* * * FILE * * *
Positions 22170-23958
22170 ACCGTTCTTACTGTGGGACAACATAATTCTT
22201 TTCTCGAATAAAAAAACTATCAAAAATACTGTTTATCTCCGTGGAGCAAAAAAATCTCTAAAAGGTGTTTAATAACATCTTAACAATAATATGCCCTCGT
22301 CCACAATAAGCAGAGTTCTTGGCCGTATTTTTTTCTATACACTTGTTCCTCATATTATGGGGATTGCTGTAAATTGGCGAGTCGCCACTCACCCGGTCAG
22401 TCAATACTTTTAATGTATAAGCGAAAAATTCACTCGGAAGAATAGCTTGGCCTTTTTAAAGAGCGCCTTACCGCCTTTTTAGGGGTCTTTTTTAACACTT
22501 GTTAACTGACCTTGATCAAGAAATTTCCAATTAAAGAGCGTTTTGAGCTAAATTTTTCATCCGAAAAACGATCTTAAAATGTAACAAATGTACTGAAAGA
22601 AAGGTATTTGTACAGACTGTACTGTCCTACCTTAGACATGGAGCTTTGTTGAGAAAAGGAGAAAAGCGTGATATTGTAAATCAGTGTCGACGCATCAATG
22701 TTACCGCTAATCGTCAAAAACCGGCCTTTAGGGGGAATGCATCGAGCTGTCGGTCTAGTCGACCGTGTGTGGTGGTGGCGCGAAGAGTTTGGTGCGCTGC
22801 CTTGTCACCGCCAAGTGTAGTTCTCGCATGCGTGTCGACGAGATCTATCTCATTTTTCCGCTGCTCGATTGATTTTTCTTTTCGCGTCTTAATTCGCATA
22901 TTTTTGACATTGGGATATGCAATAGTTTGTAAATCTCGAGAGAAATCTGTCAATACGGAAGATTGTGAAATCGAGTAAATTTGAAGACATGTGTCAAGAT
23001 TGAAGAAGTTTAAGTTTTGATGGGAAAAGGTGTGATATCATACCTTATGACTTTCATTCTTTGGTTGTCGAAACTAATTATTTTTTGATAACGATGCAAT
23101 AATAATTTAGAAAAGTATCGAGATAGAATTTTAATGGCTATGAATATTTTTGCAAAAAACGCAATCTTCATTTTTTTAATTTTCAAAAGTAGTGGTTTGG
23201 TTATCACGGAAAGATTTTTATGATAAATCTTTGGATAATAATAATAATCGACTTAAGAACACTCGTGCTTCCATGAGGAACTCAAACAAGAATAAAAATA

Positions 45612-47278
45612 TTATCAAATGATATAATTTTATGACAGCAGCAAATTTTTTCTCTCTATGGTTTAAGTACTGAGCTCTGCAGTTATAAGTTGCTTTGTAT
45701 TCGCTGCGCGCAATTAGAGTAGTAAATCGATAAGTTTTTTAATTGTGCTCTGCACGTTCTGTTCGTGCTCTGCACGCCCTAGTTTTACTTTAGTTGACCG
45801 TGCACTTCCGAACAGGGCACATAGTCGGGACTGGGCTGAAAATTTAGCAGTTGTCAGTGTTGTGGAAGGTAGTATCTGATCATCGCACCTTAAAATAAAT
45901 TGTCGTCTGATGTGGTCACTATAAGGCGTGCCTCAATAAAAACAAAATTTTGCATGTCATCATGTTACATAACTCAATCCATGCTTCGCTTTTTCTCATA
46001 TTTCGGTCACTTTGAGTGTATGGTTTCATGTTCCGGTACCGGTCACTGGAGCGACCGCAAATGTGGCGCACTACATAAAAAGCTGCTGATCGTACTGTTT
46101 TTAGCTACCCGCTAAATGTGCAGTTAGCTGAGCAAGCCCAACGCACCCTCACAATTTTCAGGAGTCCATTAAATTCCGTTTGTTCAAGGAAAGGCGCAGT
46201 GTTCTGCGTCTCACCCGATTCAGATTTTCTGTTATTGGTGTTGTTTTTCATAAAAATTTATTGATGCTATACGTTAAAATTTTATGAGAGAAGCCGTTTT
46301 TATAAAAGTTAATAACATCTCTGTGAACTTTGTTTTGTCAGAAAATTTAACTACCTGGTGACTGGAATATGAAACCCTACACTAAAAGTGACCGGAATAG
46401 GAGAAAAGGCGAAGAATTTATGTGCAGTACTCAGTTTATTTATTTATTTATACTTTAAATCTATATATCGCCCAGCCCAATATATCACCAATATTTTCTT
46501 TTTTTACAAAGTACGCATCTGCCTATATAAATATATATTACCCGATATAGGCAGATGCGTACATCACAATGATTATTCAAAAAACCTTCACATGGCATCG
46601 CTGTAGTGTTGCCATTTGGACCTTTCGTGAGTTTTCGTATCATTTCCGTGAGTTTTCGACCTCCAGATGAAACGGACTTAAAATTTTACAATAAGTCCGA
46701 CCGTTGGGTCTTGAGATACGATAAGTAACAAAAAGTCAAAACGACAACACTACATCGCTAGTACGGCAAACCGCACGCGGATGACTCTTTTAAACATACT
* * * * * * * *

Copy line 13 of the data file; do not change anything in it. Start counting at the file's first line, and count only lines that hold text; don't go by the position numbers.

23201 TTATCACGGAAAGATTTTTATGATAAATCTTTGGATAATAATAATAATCGACTTAAGAACACTCGTGCTTCCATGAGGAACTCAAACAAGAATAAAAATA